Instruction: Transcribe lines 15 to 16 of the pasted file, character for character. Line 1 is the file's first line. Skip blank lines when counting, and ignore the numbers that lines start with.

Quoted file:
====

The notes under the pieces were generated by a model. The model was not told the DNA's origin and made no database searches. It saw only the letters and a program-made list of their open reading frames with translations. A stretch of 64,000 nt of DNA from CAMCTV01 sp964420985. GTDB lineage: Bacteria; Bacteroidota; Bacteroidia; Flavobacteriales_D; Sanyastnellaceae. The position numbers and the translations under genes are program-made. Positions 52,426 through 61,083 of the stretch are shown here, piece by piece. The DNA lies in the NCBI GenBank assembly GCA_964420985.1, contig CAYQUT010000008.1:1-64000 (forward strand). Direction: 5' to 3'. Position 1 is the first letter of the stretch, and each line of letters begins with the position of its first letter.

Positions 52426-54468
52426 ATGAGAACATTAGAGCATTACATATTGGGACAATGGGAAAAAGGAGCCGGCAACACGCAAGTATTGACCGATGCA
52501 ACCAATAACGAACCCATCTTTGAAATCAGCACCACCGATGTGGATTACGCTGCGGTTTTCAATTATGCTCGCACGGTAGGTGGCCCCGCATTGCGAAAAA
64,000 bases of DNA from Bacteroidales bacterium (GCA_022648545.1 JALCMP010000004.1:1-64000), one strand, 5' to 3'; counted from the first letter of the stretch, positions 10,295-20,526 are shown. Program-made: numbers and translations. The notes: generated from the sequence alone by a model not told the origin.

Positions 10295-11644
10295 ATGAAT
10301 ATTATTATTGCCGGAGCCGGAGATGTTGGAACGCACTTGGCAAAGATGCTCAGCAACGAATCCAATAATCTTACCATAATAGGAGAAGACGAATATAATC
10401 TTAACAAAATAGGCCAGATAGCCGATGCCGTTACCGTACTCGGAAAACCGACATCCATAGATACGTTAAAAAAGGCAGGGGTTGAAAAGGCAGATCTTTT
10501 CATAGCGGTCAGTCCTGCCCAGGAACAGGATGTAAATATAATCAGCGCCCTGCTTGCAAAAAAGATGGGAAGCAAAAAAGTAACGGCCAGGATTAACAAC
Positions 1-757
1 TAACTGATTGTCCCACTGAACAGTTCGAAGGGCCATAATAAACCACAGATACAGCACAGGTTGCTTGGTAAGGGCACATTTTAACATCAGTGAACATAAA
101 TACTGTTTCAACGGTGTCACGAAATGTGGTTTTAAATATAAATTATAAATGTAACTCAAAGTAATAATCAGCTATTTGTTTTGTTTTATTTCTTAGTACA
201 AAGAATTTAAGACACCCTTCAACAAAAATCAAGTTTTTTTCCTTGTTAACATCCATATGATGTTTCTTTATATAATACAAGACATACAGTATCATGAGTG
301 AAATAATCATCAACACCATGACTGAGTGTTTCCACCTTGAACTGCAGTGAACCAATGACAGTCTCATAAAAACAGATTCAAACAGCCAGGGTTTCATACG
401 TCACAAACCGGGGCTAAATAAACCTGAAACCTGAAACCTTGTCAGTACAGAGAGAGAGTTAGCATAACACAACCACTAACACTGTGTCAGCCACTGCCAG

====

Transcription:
301 AAATAATCATCAACACCATGACTGAGTGTTTCCACCTTGAACTGCAGTGAACCAATGACAGTCTCATAAAAACAGATTCAAACAGCCAGGGTTTCATACG
401 TCACAAACCGGGGCTAAATAAACCTGAAACCTGAAACCTTGTCAGTACAGAGAGAGAGTTAGCATAACACAACCACTAACACTGTGTCAGCCACTGCCAG